By: Shelagh McNally for Uterus1
Stressed out over your stress? Well, relax. A study published in the September issue of the British Medical Journal suggests that stress does not cause breast cancer and certain types of stress may actually help prevent it.
|Breast cancer facts from the National Breast Cancer Foundation:|
In 2005 182,000 women will be diagnosed with breast cancer (one every 3 minutes)
This year 43,300 women will die (one every 12 minutes)
A report from the National Cancer Institute (NCI) estimates that about 1 in 8 women in the United States (approximately 12.6 percent) will develop breast cancer during her lifetime.
Most women who develop breast cancer have no family history of breast cancer.
More than 20% of breast cancer is diagnosed in women under the age of 50.
70% of women with breast cancer have no known risk factor
Early detection is the key to survival and more treatment options.
Researchers from the National Institute of Public Health in Copenhagen, Denmark drew their conclusion after studying 6,689 women over a period of 18 years. Women participating in the study were asked to first identify their type of stress (anxiety, sleeplessness, nervousness, impatience or tension) and then classify it as low, medium or high. Other factors were taken into consideration including whether the women were menopausal or had children.
Researchers found that women reporting high stress levels were 40 percent less likely to develop breast cancer than those who reported having low levels of stress. Only 251 women participating in the study developed breast cancer. The study further found that for every increased level of stress on a six-level scale, women were 8 percent less likely to develop breast cancer. In other words: The higher the dose of daily stress, the lower the level of breast cancer.
Researchers made a tentative conclusion that sustained levels of stress may suppress the production of the female hormone estrogen responsible for breast cancer. “One hypothesis is that prolonged activation of stress hormones can lead to lower production of estrogens, which is a main risk factor for breast cancer. This hypothesis is only based on experimental data and remains to be confirmed in humans,” commented lead author Naja Rod Nielsen. Nielsen also pointed out that it’s the regular daily dose that appears helpful while short bursts of acute stress associated with traumatic events may actually be harmful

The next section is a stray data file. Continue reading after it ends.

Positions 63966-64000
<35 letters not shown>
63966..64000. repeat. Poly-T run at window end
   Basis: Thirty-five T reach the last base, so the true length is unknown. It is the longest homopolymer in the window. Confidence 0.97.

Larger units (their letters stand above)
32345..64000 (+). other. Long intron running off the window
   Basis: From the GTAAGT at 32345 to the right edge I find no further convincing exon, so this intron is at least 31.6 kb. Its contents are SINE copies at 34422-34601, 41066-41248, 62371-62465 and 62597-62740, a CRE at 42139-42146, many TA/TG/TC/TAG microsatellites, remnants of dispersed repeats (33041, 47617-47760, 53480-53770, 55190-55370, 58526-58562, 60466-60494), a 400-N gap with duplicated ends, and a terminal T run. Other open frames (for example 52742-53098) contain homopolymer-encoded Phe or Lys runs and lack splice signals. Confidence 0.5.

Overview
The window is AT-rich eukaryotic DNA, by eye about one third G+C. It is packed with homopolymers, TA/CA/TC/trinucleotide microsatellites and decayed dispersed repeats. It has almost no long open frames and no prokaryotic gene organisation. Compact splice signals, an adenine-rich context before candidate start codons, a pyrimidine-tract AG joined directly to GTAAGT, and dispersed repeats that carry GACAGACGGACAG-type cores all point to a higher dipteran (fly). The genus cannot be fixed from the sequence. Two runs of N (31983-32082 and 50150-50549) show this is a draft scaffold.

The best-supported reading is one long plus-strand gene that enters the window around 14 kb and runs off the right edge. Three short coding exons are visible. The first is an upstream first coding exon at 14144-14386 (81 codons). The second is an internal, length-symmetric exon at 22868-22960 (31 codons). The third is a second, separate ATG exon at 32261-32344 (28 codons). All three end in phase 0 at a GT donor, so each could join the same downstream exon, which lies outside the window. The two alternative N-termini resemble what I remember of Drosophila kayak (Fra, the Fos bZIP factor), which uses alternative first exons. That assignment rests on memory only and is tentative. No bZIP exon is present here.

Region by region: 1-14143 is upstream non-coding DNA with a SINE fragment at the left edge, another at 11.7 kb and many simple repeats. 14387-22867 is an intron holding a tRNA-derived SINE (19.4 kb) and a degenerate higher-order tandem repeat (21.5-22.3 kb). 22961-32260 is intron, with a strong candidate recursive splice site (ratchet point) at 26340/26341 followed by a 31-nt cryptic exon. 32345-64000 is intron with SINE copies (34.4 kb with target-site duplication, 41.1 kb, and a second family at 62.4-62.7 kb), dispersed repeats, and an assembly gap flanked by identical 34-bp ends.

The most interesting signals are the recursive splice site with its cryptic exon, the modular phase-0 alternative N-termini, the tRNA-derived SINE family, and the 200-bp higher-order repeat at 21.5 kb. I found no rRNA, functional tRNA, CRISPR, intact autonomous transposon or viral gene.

| A recent Roper Starch Worldwide survey of 30,000 people between the ages of 13 and 65 in 30 countries showed:|
Women who work full-time and have children under the age of 13 report the greatest stress worldwide.
Nearly one in four mothers who work full-time and have children under 13 feel stress almost every day.
Globally, 23 percent of women executives and professionals, say they feel "super-stressed."
This newest study backs up a 2002 study done by the London Cancer Research Psychosocial Group that found emotional stress did not increase the chance that a breast tumor would return after treatment. Dr Emma Pennery from Breast Cancer Care said: “We know from talking to women with breast cancer that some of them believe stress to be a contributory factor. This new study is therefore very interesting. It serves as a reminder that we still know very little about the causes of breast cancer and it is likely several factors combine to increase an individual's risk.”
However more research needs to be done since studies done in Finland, Sweden and the U.S. have found a direct link between high stress levels and breast cancer.
The authors were also quick to point out stress, while good for the breasts, is still harmful. “Even though we find a lower risk of breast cancer among stressed women, let me just emphasize that stress cannot be considered a healthy response. Stress is not a desirable state and it may lead to the development of other disease, particularly cardiovascular disease,” warned Nielsen. “This study may help us understand some of the mechanisms behind breast cancer and how stress actually affects breast cancer risk. The mechanisms behind the observed lower risk of breast cancer among stressed women remain unknown.”
If you enjoyed this article, you might also be interested in the following:
Breast Cancer Research has Banner Year
Painful Periods Related to Stress
Social Stress May Increase Uterine Cancer Risk